Local government targets branded 'unrealistic'

21 July 2004
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22 July 2004

Local government purchasing professionals have clashed with chief executives over whether chancellor Gordon Brown's savings could be achieved.

John Scowen, chairman of the Society of Procurement Officers in Local Government, branded the projected £3 billion of savings through better procurement as unrealistic.

He said the government would have to employ at least 300 extra purchasing professionals - one per council - if it wanted them to adopt a more strategic approach.

But Tim Byles, secretary of the Society of Local Authority Chief Executives (Solace), chief executive of Norfolk County Council and the "national procurement champion" for local government, said: "It's a challenge, but I believe it is achievable. There are some excellent examples of good practice in local government already.

"The big opportunity here for local government is to grasp the chance to make savings and push those into improving front-line services."

In a statement made following the chancellor's announcement, local government minister Nick Raynsford said he wanted councils to make "efficiency savings" of £6.45 billion in the next four years, which would go into front-line services. About half of this is expected to be made through better procurement.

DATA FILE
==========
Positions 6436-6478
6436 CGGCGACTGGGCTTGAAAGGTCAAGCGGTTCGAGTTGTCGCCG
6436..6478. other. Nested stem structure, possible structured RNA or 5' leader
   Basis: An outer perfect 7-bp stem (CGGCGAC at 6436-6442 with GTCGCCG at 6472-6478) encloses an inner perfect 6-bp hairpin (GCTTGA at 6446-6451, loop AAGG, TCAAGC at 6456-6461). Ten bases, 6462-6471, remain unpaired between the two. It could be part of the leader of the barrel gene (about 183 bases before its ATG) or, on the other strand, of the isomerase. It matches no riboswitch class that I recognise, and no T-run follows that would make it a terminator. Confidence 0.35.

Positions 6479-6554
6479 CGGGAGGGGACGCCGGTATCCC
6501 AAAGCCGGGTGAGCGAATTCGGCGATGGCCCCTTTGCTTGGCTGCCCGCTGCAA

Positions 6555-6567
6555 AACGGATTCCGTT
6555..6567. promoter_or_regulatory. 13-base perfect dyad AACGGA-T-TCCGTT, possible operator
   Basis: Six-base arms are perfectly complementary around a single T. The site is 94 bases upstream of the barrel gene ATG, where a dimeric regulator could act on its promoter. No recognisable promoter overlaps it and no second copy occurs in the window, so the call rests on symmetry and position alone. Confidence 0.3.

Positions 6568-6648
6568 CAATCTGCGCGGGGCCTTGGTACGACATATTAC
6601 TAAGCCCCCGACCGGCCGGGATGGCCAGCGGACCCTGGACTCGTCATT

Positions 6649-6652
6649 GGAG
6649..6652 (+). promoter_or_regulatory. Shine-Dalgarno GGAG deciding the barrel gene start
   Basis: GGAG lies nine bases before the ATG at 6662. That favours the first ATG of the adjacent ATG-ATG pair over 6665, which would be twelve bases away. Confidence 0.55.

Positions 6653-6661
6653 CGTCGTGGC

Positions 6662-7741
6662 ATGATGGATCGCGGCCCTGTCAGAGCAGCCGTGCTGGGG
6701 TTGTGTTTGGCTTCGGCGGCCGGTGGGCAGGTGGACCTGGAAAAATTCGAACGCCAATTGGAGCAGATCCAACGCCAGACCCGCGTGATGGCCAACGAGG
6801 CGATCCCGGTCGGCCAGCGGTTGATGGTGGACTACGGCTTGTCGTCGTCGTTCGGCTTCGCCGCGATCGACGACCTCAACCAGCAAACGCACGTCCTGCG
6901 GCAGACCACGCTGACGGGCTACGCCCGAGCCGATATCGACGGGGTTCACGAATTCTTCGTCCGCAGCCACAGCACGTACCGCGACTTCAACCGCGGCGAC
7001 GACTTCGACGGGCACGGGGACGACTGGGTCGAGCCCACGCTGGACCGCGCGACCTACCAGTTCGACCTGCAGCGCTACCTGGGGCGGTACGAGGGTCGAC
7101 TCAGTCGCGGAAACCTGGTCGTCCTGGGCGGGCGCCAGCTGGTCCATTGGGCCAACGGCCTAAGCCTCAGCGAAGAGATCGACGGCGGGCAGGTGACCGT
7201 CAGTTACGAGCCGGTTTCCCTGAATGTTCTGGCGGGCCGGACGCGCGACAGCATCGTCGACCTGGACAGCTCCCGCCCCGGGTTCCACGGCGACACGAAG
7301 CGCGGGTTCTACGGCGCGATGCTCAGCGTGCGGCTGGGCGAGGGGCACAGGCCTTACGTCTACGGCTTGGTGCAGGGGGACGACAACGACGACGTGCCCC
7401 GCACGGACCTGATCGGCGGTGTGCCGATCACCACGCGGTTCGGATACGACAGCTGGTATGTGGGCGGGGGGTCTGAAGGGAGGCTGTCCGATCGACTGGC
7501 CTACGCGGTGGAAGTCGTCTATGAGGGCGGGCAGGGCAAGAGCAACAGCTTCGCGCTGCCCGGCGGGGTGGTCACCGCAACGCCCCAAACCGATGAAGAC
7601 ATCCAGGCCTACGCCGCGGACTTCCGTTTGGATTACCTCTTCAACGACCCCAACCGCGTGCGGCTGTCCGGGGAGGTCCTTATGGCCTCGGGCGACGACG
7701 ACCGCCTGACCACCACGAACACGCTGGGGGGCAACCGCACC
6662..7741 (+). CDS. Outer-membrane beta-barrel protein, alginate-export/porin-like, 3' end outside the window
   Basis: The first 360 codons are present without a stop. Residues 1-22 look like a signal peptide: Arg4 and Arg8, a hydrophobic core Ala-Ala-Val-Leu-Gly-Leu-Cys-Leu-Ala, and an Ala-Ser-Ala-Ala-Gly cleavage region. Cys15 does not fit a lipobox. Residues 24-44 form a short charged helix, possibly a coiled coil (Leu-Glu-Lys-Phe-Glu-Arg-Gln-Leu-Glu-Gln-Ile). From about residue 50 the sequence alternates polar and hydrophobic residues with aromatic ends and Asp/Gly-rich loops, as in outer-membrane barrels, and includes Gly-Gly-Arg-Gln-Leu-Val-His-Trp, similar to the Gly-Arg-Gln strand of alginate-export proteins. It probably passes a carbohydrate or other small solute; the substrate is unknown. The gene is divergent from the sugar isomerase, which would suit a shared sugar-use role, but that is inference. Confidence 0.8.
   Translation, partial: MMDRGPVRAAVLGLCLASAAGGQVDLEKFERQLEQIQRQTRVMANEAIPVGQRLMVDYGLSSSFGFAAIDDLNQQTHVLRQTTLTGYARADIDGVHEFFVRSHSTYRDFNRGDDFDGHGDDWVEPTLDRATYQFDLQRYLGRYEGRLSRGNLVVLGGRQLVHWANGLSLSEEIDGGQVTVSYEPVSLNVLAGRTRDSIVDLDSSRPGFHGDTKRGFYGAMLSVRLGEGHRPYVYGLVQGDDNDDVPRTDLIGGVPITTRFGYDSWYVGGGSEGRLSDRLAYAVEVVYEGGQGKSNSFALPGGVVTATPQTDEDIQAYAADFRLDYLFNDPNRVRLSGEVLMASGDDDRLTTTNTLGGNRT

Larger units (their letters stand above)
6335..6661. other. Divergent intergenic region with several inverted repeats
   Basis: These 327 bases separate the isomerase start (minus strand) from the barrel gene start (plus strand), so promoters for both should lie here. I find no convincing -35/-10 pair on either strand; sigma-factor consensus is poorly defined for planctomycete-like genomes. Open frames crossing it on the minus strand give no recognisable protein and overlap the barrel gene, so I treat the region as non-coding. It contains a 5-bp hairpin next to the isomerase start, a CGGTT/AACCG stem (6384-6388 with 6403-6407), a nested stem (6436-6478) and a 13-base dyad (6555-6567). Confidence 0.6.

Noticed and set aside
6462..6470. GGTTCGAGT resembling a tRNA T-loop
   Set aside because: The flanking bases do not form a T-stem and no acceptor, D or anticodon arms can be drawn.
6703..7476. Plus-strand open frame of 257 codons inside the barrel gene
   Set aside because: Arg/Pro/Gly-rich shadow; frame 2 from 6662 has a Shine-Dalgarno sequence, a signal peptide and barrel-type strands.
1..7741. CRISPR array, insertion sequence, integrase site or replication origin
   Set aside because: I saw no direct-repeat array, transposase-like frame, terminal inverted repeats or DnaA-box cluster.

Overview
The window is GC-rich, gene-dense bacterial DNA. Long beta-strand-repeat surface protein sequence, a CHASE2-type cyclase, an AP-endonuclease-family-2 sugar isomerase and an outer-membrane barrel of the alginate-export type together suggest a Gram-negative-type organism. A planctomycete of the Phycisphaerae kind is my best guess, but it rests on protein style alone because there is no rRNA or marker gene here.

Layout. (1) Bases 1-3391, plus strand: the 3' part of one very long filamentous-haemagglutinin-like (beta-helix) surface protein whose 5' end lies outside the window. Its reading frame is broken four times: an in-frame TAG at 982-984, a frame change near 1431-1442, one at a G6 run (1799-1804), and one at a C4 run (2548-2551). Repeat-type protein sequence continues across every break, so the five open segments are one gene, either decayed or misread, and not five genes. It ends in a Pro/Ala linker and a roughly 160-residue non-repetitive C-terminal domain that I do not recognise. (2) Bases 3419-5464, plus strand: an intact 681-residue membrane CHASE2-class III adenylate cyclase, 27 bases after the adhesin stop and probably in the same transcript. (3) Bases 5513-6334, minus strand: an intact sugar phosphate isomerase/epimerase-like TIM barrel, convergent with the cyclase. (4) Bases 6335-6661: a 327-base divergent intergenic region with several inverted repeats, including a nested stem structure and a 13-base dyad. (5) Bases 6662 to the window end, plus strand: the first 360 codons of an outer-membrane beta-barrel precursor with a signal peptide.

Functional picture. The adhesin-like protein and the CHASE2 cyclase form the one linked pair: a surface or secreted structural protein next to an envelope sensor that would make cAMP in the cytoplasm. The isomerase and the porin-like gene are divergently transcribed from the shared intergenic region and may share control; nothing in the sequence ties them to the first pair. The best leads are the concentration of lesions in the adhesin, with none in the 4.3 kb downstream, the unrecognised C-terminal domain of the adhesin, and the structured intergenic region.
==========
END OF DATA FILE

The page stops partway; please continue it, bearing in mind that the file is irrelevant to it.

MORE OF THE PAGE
Scowen said: "Everyone keeps saying there are procurement savings to be had, but most have already been made. A lot of us are already using consortium contracts, procurement cards and e-marketplaces. The government will have to resource extra people if it wants to achieve this."

In a guide titled Procurement: all you need to know, released to coincide with the spending review, Solace warned that local government could lose control of nine new regional centres of excellence now being set up to improve council purchasing.

It said: "If local government fails to grasp the opportunity, the units could be run from outside local government and as such be insensitive to issues that concern councils, such as equal opportunities and sustainable communities."


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